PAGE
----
Caring for Your Pet Pig

Caring for Your Pet Pig

Jan 31st 2012

What kind of general health care do they need?

Males will grow tusks. The ivory tusks generally need to be trimmed every couple of years. This usually requires a vet visit. Hooves usually need annual trimming. Pigs that spend time walking on pavement or concrete are able to keep their hooves trimmed by themselves. Hoof trimming can be done by a vet or, with patience, and the pigs permission, by the pig’s family members. Pigs do not get fleas, but they can get ticks! Although ticks have a hard time dealing with the tough hide of a pig. Biting insects can be very bothersome to a pig. White pigs are prone to sunburn and need protection such as children’s sunblock (fine mist sunscreen spray is easiest to apply). They have naturally flaky skin and generally shed their bristles once per year, usually in the summer, on the average (sometimes less). They have virtually no odor (males will if they are not neutered!).

Obesity is one of the greatest health problems potbellied pigs face. Lots of roughage (grass, greens, fruits and vegetables) is very important to their health and well being. In Vietnam they subsist on water plants and whatever else they mange to forage. They are not fed “high density” corn and soybean containing feed! An additional problem is that over the thousands of years of domestication, they have been bred to be passive and lazy. In other words…they have a tendency to sit around and get fat! Unfortunately, this is not healthy for the pig!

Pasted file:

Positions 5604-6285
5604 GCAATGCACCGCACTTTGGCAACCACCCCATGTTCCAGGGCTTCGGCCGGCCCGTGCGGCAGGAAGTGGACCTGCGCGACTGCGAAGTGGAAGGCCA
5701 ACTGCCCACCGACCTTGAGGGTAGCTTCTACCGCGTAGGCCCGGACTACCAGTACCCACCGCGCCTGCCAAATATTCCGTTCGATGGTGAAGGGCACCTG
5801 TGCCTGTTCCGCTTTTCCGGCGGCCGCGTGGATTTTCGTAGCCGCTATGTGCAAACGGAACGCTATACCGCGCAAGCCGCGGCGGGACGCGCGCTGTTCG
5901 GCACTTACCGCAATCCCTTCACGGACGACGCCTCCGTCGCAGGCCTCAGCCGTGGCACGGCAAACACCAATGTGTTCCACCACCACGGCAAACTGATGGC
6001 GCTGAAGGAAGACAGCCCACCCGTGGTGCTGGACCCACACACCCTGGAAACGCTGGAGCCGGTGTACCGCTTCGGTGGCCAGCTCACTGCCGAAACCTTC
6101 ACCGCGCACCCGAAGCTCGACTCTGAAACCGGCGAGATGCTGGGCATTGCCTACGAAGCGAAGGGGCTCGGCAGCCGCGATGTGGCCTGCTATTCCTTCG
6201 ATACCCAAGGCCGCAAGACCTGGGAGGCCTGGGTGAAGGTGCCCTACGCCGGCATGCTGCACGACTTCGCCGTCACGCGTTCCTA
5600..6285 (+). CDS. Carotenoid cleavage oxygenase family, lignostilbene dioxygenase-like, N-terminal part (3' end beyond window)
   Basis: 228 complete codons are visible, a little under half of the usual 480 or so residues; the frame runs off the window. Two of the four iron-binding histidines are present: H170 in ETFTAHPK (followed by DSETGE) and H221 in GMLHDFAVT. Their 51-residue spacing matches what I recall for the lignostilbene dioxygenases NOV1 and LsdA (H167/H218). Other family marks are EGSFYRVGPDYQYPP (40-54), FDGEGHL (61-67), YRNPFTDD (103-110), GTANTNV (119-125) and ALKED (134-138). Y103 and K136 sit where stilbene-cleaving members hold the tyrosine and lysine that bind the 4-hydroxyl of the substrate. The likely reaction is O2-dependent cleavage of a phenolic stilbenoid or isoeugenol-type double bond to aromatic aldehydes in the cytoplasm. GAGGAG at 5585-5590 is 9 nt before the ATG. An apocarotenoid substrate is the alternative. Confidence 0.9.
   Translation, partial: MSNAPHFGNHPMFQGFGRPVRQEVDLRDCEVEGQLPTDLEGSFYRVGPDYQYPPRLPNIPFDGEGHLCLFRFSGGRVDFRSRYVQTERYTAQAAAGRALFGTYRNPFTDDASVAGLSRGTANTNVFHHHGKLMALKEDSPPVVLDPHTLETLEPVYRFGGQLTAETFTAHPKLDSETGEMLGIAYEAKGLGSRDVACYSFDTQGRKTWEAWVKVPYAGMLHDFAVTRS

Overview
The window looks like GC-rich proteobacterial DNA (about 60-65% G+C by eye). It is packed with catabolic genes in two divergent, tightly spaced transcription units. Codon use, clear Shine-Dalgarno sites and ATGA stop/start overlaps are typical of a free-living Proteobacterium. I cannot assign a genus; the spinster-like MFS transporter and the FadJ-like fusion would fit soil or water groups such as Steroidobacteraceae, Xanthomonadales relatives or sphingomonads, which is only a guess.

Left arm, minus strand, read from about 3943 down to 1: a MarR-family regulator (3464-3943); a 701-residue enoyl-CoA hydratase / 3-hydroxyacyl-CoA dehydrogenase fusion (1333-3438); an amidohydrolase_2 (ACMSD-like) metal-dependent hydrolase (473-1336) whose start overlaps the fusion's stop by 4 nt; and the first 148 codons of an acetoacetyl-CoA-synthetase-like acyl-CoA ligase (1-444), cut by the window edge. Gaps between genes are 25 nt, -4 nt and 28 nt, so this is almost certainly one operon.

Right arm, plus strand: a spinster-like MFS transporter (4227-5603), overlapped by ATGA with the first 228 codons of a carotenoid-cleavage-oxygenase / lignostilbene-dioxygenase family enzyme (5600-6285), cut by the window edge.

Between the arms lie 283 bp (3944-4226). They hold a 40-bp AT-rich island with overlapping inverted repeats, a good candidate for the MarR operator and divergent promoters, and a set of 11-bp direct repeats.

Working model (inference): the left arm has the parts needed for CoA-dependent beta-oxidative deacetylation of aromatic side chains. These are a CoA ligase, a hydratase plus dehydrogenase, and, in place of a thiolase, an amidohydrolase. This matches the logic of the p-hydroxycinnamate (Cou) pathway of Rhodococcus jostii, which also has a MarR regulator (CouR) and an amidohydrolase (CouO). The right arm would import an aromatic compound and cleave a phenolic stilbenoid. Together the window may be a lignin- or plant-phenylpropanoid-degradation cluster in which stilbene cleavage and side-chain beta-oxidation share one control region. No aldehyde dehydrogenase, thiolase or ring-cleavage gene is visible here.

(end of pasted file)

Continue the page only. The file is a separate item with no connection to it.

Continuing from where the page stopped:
What is their personality like? Pigs are highly intelligent, social, affectionate herd creatures. They have been called sly and devious and have been compared to a 2-3 year old child as far as emotional maturity. Because pigs are very intelligent, they get bored easily. A pig confined to a house all day may (but not always) amuse itself any way it can; eating wallpaper, rooting up linoleum, tipping tables, opening kitchen cupboards and the refrigerator. Therefore, it is strongly recommended that all pigs have regular access to a yard or grassy area and ScratchnAll pads for self-enrichment and enjoyment.

Apply the ScratchnAll pads at several different areas. Rooting is an essential part of a pigs behavior, therefore a manicured lawn and a pig don’t co-exist well. They will use their considerable brain power to get to whatever food might be available. Gardens and flower beds must be protected from the might of the porcine snout! Experience has shown that, in general, pigs that live outside with other pig companions tend to have fewer behavior problems as they mature. Many times problems don’t surface until the pig is 2-3 years old (which is the age a potbellied pig reaches maturity). Although some potbellied pigs have successfully been kept as “only” pigs, it has been found that generally pigs are better socialized when living with at least one other pig.

If possible, adopting pigs as pairs of siblings is desirable. “Only” pigs have a greater tendency to be aggressive and assertive. It is actually easier to care for two well-adjusted pigs than one spoiled, demanding and possibly aggressive pig. Pigs are generally very social and affectionate creatures (unless pretty much left alone most of the time, then they can become very unsocial and independent). They need and love all the attention they can get.

They will flop on their sides for tummy rubs and love having their tough hide scratched and brushed. Given a lot of attention, they generally enjoy just being close and seem to prefer lying on their human companions feet.